And, I am not being unkind here, but that means: a surgically altered breast in a very profound way (!!), possible damage to their lymph system, a series of radiation treatments (radiation is like microwaving; it heats from the inside out, hence the tissue damage & scarring after radiation) & then, possibly, an estrogen blocking drug for 5 years. (the standard of care with those drugs) Which, if you are still menstruating, would slam dunk you into menopause, & would create the need to monitor you for many years to see if there are any side effects.

I am telling all the details, just so you ladies can have a deeper understanding, should you ever need to have it, not to villify the standard of care.

So! Excellent outcome!! Of course, doing a mastectomy & a reconstruction on the same day = two major surgeries in a day = a longer recovery time = more time off of work...Oddly enough, I am not stressing about what that will mean monetarily.

Let grace find its way to me unobstructed.

It is 104 degrees today. The shadows of the tree branches on the driveway are like lace.
I am sleepy and peaceful and can feel the subtlest shimmer in my body, the shimmer that happens as the unknown is approaching...But here is the fascinating part: it is not the shimmer of waiting, in a movie, for the vampire to leap out, or at the top of the rollercoaster, looking straight down to where you will be plummeting shortly...
It is the shimmer of standing in the airport, waiting to catch sight of the beloved, who has been gone for so long, knowing that the sight of their face will make your heart race before you throw your arms around them.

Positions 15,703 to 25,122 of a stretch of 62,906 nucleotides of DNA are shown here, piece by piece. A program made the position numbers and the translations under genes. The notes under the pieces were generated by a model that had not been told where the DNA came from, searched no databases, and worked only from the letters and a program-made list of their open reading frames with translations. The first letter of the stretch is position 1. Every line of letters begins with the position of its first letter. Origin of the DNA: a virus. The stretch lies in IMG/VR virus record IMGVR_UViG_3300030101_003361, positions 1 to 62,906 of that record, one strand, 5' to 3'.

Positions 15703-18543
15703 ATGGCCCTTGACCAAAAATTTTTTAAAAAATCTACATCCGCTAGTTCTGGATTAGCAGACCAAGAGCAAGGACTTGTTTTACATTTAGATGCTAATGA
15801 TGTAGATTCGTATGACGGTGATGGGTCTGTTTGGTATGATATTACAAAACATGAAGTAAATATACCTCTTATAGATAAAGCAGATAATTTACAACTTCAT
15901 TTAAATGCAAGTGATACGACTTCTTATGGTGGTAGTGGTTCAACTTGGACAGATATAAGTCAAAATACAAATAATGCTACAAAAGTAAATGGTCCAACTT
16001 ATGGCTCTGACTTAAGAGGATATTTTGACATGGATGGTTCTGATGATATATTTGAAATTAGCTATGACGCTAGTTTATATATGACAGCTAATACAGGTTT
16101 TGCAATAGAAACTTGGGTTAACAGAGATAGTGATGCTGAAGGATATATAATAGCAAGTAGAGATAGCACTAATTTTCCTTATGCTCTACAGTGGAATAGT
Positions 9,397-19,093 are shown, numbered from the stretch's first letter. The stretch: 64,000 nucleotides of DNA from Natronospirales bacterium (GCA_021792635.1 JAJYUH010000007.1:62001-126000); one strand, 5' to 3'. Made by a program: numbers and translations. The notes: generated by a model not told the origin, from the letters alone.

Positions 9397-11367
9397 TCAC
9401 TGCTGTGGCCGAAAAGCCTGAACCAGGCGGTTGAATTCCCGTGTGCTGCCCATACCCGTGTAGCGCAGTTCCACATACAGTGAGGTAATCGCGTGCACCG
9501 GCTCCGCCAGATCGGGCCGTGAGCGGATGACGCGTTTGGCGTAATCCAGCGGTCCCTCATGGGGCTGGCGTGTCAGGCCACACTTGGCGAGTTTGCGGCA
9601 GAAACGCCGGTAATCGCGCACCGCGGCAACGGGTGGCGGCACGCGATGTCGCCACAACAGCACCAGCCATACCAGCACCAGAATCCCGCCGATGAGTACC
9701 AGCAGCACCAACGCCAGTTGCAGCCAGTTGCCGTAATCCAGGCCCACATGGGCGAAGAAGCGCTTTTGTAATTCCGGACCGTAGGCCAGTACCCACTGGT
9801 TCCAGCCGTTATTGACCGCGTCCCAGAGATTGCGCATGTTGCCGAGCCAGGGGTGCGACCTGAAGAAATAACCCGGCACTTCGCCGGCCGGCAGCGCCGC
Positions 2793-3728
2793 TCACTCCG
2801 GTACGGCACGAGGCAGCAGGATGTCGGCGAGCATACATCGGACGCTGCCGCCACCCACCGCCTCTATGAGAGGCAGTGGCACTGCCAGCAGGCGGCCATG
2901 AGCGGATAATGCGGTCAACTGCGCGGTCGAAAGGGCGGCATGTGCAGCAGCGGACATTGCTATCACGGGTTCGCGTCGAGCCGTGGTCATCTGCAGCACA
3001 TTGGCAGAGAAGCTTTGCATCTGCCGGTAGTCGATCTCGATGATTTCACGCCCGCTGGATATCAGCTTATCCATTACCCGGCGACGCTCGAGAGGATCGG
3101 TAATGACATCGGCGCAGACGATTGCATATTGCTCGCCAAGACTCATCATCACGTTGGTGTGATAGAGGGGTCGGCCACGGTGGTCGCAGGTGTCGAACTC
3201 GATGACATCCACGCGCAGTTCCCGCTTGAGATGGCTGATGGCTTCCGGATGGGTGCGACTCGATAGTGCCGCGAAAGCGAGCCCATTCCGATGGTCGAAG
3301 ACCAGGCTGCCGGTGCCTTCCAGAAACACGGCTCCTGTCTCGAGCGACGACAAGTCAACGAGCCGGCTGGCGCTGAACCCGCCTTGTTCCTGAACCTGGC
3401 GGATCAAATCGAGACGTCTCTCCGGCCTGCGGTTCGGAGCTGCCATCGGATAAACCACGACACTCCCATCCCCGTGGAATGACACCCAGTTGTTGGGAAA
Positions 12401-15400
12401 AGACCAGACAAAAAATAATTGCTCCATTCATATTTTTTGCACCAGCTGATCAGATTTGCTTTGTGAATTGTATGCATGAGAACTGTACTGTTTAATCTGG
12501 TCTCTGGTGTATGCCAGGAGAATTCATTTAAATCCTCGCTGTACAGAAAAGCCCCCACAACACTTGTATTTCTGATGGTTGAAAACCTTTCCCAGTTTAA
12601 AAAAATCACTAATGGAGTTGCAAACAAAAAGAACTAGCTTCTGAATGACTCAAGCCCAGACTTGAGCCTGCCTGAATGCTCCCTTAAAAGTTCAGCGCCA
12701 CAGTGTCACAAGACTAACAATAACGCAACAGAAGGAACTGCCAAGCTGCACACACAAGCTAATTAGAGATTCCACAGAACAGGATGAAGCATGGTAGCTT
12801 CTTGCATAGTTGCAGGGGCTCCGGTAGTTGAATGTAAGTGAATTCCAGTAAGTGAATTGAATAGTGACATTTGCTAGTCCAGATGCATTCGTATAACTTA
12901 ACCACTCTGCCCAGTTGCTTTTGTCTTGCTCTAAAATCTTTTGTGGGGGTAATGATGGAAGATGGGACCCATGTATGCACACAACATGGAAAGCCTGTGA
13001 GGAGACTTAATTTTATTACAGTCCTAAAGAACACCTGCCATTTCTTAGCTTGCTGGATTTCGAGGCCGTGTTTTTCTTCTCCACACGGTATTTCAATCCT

Isn't that strange??
I am smiling. It makes no sense, but it feels good.

The Adventure continues.


Frank said...

Thanks for helping to inform the populace. If I ever face surgery or the like, I will become very, very well educated, so I do not get run thru the mill. Thanks for being Awesome, Inspiring You!

mrs mediocrity said...

It doesn't have to make sense, I am glad you are smiling.
I am so glad he was someone you felt comfortable with, I totally agree that it is too bad that the system works the way it does, that you have to be your own advocate these days.
IT seems that being informed is half the battle when it comes to figuring out the best treatment.

d smith kaich jones said...

there is an australian aboriginal saying - the more you know, the less you need.

this makes perfect sense to me, and i believe there is a place for you as a liason between doctors and newly diagnosed women. that feels right to me. i have felt for years that such positions should exist. you are my proof.


and still sending good vibes and prayers your way.

Linda Teddlie Minton said...

Holy Guacamole, Skye! Thanks so much for posting about your experience. I had my suspicions about this type of "standardized" treatment. Enough said. Keep smilin' ... you're the best at it!

skye said...

What an interesting idea, Debi...

Jean J. said...

God, I am so proud of you! And bless you for spelling it out as you have Skye - this information could help a LOT of women. You are such a strong woman, and yes, I am so happy that you are feeling strong and good at this point.....never is the maxim "Knowledge is power" more true when facing the medical establishment about the car of our body. xoxo

Anonymous said...

You are so inspiring, intelligent and poetic. What a radiant being you are! I love you more than the BEST EVER quilting supplies!

skye said...

Oh, Anonymous! You know the way to my heart! ';-) That is a lot!! <3